If you can imagine fighting a game constantly, then you know what Amy is like to play. As I mentioned, the puzzle elements are pretty self-explanatory, and for the most part they work. Where the game breaks mostly are the fundamentals, first up: combat. Almost every survival horror game features some sort of combat, and Amy is no exception. You can grab one item (like a stick or board) to ward off enemies. The problem is that taking swings at them is entirely random. The hit detection is so bad that most of the time your attacks simply go right through them. The dodge mechanic is also a roll of the dice, only working part of the time.

However, the worst offender of all is the checkpoint system. The game sets intervals within the game from which you can continue. The problem is that a lot of what goes on here is trial and error, and the game never bothers to help you when you get stuck. Once you die for the 13th, 14th and 15th time in a row and have to repeat the last 45 minutes of game play, you will likely want to strangle the person who decided this system was a good idea. In fact, I would go as far as to say that most gamers that drop their hard-earned money on this title will likely never make it past the 3rd or 4th chapter, if they make it that far. It is that frustrating at times.

If there is one saving grace to the game, it’s the visuals. I remember seeing screens for the first time and being amazed that it was a downloadable title. A lot of that translates into the final version, but not without enough hiccups to drag down the experience. For starters, the aforementioned slowdown really takes you out of it. Some of the ’shock’ moments were ruined by the game completely freezing during them, draining out the tension. Also, the cut scenes are absolutely horrendous, almost like the game is running off of a disc, and the drive is struggling to keep up.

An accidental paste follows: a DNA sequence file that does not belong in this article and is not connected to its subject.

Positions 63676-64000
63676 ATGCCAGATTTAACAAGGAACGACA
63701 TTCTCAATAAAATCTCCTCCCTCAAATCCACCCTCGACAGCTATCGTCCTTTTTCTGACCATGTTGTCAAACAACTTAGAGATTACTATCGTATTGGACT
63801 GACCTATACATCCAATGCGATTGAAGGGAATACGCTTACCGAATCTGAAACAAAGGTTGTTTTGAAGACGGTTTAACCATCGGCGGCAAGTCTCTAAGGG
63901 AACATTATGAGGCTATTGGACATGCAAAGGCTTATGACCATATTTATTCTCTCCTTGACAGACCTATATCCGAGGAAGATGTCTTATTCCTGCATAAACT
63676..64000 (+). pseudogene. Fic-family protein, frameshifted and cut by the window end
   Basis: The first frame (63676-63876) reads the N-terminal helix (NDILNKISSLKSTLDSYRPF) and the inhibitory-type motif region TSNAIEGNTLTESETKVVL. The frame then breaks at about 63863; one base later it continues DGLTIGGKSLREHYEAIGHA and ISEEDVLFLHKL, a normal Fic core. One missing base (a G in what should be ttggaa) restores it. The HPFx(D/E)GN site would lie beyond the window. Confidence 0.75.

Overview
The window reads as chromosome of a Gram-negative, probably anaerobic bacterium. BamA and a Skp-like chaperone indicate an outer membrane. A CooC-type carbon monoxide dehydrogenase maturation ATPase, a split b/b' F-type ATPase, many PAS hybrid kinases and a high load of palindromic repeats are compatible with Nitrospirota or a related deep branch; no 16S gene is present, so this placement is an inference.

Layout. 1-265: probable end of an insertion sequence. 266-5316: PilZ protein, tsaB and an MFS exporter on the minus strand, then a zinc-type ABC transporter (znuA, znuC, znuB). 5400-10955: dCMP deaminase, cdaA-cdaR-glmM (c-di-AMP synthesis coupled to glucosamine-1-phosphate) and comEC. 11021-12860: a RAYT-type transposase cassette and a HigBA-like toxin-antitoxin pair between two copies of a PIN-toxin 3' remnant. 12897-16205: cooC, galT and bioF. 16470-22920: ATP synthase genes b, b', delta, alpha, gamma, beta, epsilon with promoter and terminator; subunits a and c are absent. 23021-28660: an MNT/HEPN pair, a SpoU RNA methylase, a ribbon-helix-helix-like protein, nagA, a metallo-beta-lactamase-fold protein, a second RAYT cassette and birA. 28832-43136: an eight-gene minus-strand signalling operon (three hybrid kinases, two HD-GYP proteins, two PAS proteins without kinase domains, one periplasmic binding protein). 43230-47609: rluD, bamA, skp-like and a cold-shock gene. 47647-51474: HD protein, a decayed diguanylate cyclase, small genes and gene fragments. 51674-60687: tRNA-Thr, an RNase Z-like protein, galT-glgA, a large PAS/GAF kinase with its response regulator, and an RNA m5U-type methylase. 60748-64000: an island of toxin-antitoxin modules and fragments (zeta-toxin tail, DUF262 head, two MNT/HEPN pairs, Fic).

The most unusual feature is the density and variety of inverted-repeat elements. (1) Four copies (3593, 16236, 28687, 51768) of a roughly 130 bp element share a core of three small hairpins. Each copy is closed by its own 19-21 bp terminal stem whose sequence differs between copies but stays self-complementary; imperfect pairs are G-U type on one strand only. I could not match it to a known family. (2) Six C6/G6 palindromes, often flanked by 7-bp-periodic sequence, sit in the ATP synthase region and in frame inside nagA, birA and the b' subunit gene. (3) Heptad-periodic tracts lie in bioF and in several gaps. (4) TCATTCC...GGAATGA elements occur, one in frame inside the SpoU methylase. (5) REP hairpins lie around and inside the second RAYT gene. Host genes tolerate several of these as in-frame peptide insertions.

The sound is equally unimpressive, with the voice actors phoning in their performances. There are also plenty of hiccups with the script, as I mentioned earlier, with the subtitles. The music is decent enough, but nothing that will get your blood pumping like a good survival horror game should.

Amy is just a genuine disappointing affair with little to no redeeming qualities. I love survival horror games, and have put up with some true crap in my time, but this is nearly unplayable. Rarely does a game actually frustrate me to the point where I could not continue, but I won’t lie, I could not bring myself to finish this game. The frustrating checkpoints finally wore on my last nerve and the broken game play sealed the deal. There is nothing that could get me to come back to this atrocity, nor a price tag that I might deem it worth checking out for. Amy is definitely scary, but not in the way it intends to be.

Review copy of the game provided by publisher. Primary play on Xbox 360.

Ken McKown

Ken is the Editor-in-Chief of this hole in the wall and he loves to troll for the fun of it. He also enjoys long walks through Arkham Asylum and the cool air of Shadow Moses Island. His turn-ons include Mortal Kombat, Metal Gear Solid and StarCraft.

Lost Password